Read more about the connections between climate and racial justiceIndigenous leadership, and inclusive forestry.

Last but not least, learn about our Common Ground partners: Ulnooweg, Family Forest Network, and the Wolastoqey Nation in New Brunswick.

Upcoming Events

Open Sky x Community Forests | Nature Appreciation Walks
Fridays in February

Community Forests International and participants and mentors from Open Sky Co-Op are stepping out into the woods every Friday afternoon to get outside and appreciate nature’s benefit on mental health while learning more about the local forest.


Webinar: Climate Resilient Forest Management
Thursday February 16,
12:00-1:00pm AT

Join our Forest Ecologist, Dani Miller, alongside EOS Energy and The Fundy Biosphere Region to talk about how forests are changing due to climate change, the importance of forest conservation, and how forests act as natural infrastructure against flooding. Register here.


Robinson Conservation Forest

We are inviting a select group of Maritime College of Forest Technology (MCFT) students into the Robinson Conservation Forest — a special 350-acre forest on the lands of the Wolostaqey Nations, near what is today known as Cambridge-Narrows.


Nova Scotia Carbon Inventory Training
June, 2023

Our Forest Team will be in Nova Scotia hosting a series of workshops for local forestry cooperatives on best practices for collecting carbon data in the forests and creating accurate carbon inventory assessments. 



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Past Events


Assembly of First Nations: National Climate Gathering
Preserving our Earth, Land and Water

September 27 to 29, 2022 
Fredericton Convention Centre, NB.

The Gathering will seek to further articulate a First Nations climate lens through a diversity of panel presentations, workshops, video screenings, and outdoor activities. Community Forests International will be presenting a co-session on Land Back, Access, and Use.

Film Premiere: Npisun

September 27, 3:30PM

Directed by Desmond Simon, this short film follows Cecilia Brooks from St. Mary’s First Nation, New Brunswick, and her son Anthony, as they share their story of finding medicine from and on the land.

Technical Workshop: Climate-Adaptive Silviculture

Wednesday, 13th April | 10:00 am-3:00 pm
South Brookfield, Queens County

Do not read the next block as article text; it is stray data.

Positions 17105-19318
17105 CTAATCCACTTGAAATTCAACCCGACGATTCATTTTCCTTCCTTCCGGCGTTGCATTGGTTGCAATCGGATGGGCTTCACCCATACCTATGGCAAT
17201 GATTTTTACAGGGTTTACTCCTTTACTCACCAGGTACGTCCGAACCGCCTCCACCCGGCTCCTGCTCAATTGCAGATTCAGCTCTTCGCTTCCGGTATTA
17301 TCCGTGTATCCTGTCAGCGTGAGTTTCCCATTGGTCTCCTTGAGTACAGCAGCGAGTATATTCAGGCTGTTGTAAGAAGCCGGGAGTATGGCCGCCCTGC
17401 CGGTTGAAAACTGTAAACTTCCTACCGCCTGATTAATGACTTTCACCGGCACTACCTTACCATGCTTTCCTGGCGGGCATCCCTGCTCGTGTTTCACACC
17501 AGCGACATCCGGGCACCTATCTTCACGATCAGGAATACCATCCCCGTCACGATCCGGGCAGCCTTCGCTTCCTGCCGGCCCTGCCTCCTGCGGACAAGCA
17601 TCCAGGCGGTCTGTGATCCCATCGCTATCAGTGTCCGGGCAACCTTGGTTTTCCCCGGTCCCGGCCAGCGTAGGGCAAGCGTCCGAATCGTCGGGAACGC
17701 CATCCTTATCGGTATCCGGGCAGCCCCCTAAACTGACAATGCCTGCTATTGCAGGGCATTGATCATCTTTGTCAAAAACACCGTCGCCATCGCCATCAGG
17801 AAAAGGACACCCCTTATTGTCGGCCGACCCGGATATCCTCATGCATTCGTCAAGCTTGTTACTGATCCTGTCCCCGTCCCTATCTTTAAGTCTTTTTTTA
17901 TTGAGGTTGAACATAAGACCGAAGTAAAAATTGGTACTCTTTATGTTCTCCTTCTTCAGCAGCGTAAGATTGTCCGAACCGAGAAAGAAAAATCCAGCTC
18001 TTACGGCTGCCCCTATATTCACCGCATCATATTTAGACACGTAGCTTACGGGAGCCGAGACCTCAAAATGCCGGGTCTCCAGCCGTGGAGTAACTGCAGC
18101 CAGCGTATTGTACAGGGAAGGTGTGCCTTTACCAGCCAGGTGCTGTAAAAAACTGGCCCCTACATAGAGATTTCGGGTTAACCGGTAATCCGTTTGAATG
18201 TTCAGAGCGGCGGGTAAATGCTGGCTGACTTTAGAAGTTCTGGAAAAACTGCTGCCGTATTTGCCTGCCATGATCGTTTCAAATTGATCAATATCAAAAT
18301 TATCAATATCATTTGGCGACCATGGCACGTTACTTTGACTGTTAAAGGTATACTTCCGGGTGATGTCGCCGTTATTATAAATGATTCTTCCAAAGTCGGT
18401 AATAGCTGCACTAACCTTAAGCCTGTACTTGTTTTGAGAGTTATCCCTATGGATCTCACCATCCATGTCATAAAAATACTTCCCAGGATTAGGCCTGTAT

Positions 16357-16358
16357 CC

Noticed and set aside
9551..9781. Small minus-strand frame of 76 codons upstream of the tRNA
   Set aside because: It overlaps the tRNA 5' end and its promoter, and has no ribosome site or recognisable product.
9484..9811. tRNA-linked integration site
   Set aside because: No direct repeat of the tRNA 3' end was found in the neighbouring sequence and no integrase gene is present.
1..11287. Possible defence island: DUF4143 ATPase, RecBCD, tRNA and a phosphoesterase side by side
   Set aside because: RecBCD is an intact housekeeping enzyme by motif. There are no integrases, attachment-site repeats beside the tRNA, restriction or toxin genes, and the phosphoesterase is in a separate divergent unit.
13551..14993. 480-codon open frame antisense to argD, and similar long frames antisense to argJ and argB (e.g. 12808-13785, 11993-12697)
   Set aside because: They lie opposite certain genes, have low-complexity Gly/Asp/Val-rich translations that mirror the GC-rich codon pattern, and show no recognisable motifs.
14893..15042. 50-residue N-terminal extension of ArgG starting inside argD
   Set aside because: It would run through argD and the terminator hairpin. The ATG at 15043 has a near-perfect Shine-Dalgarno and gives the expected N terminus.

Megan De Graaf, Forest Program Director with CFI will lead the hands-on field day, aimed at working with forestry professionals to incorporate climate change predictions into silvicultural prescriptions.

Wabanaki Maple: Youth Tree Planting

Private event facilitated by Community Forests International.
Spring, 2022

The Borer & The Basket: Film Screening
March 10, 2022 | Hosted by Community Forests International

Learn how an invasive pest is impacting a key tree species, Indigenous traditional practices, and our shared forest ecosystem.

Climate-focused forest management: Evaluating stand risk & identifying prescriptions.
February 17, 2022 | Hosted by UNB’s Atlantic Forest Research Collaborative
Principal factors to consider when evaluating a forest stand for intervention for increased climate resilience and increased carbon storage capacity.

The Future Forest Reimagined: Identifying and Implementing Management Strategies
January 21, 2022 | Facilitated by CDR Associates
Stakeholders from Indigenous groups, Canada, and the U.S. develop a shared plan for accelerating the protection and stewardship of a resilient forested landscape across the Northern Appalachian-Acadian (NAPA) ecoregion of Canada and the United States.

​Managing Forests for Climate Change Resilience: A Forest Walk
Tuesday, November 2nd, 2021
Sackville, NB

Prest Woodlot Tour
Hosted by N.S. Family Forest Centre.
Saturday, September 25th, 2021
Mooseland, NS (Halifax County)

Technical Workshop: Climate-Adaptive Silviculture
Hosted by N.S. Family Forest Centre.
Led by Community Forests International’s Forests Program Director, Megan de Graaf.
Friday, September 24th, 2021
Otter Ponds Demonstration Forest (Mooseland, Halifax County, NS)

Munro Woodland Walk & Tour
Hosted by Family Forests Partners.
Saturday, September 18th, 2021
1771 Brow Mountain Road, Viewmount, NS

Paupin Woodlot Tour
Hosted by N.S. Family Forest Centre.
Saturday, August 28th, 2021
Shinimicas, NS (Cumberland County)

Miller Woodlot Tour
Hosted by N.S. Family Forest Centre.
Saturday, August 21st, 2021
Greenhill, NS (Pictou County)


With Thanks

The Common Ground project is supported by the Canadian Climate Action and Awareness Fund, The Catherine Donnelly Foundation, RBC Foundation, and The Chawkers Foundation.